Thursday, July 27, 2006

“And . . . BOOM goes the dynamite!”

On the July 10, 2006 episode, The Daily Show covered a “curious incident” which has “raised eyebrows” and “stunned Russia” – Russian President Vladimir Putin, while walking through “the Kremlin”, stopping to talk to a five-year-old boy named Nikita, and then spontaneously kissing him on the tummy. As TDS pointed out, kissing children is an oft-seen publicity stunt for politicians, and is not usually seen as wrong. This incident caused a stir, however, as kissing Nikita on the stomach was seen as being too familiar, even within standards of publicity and culture (also aptly – and humorously – pointed out by TDS). Putin’s explanation did not do much to appease those questioning his actions – as quoted in an article by the Telegraph Group, “‘I tell you honestly, I just wanted to stroke him like a kitten,’ he said of the boy, who has reportedly refused to wash since the kiss. ‘He just seemed so nice. There was nothing else behind it.’” That statement was part of his response during a two-hour webcast, during which the President answered questions compiled from a list of top questions submitted by both Russian citizens and other individuals from around the world.

Something that TDS did not point out, however, was the larger context within which this incident took place. Some have put forth the opinion that the action was not quite as spontaneous as it appeared, but that it was a botched attempt by the President’s public relations company, Ketchum, to boost Putin’s public image, and create a more positive view of his interactions with children. Others have pointed out the parallels between Putin’s incident and others with a vicar named Alan Barrett, who kissed a ten-year-old girl on the cheek when presenting her with an award at William McGregor Primary School, and the boxer Eddie Daniel, who kissed the Queen during Britain’s Commonwealth Games. The whole situation has sparked a discussion about kissing and its appropriateness regarding strangers kissing each other – with regards to both political and cultural standards. Guardian Unlimited reported, “even innocent behaviour must now be punished if it is capable of misinterpretation by people conditioned by the media to suspect paedophilia in any gesture of friendship or affection by an adult towards a child. It doesn't seem at all fair. What makes it particularly difficult to avoid such pitfalls is the fact that kissing among adults has grown enormously in recent years: it is now customary for people who barely know each other to greet each other with at least one kiss and usually more.” [sic] The Washington Times, via London Daily Telegraph’s Tom Leonard, puts it well: “Arguably, the complexity of kissing strangers has never been greater. Although the touchy-feely politics of "inclusiveness" encourages public figures to be more intimate with the public, panic over pedophilia and the threat of sexual harassment accusations increase the risk of a kiss.”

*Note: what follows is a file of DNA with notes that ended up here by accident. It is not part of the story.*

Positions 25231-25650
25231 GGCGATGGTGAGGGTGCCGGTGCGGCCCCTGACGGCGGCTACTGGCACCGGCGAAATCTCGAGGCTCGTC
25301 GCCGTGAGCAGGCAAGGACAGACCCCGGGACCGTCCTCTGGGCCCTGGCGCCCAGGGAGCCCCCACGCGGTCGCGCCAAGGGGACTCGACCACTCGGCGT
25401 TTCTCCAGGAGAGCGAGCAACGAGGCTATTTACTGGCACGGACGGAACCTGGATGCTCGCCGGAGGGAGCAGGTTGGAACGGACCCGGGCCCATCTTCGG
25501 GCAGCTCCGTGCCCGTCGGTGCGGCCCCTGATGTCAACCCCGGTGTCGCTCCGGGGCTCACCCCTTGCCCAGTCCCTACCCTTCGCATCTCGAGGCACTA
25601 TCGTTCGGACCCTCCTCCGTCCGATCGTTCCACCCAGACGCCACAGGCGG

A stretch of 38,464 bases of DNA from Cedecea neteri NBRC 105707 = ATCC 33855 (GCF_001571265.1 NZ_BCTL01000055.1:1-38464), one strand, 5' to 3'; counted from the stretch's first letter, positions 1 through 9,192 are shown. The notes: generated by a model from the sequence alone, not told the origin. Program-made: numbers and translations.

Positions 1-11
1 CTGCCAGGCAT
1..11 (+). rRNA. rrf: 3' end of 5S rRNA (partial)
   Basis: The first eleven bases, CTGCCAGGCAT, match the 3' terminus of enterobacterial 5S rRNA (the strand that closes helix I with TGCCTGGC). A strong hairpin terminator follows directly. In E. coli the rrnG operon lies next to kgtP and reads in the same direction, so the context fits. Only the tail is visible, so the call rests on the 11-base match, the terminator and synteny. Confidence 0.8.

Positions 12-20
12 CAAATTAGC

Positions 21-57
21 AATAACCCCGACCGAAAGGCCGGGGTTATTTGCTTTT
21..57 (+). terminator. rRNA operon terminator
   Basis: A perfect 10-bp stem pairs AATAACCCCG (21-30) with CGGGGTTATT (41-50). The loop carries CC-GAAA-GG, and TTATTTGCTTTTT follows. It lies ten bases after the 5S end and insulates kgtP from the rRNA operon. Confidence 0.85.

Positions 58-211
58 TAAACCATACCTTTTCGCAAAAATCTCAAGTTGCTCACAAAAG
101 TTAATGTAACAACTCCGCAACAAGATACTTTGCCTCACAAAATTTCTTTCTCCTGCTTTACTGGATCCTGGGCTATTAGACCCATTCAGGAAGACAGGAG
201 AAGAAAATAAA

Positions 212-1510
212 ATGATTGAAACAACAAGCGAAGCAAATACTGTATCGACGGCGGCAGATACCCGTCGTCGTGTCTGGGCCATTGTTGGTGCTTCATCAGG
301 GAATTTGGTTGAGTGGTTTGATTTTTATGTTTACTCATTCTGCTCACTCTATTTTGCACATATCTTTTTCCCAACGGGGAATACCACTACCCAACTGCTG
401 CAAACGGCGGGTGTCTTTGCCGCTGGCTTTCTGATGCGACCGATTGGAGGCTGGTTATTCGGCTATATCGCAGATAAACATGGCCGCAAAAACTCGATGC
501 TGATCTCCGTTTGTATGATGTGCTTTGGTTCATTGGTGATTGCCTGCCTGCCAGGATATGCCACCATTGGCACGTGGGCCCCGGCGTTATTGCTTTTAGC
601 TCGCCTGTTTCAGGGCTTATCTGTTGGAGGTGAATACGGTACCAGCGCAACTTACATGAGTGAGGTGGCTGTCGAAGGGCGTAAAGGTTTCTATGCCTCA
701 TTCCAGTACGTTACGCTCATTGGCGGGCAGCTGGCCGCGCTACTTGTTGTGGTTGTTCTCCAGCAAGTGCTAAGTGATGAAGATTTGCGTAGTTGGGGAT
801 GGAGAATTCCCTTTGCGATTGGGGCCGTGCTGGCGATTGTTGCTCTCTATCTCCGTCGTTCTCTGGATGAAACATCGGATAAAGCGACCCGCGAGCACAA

You can watch the coverage from TDS here (EDIT: here is another link, which may be faster), and click the relevant links in this post to connect to seven different articles on the issue (here is an eighth). What do you think?

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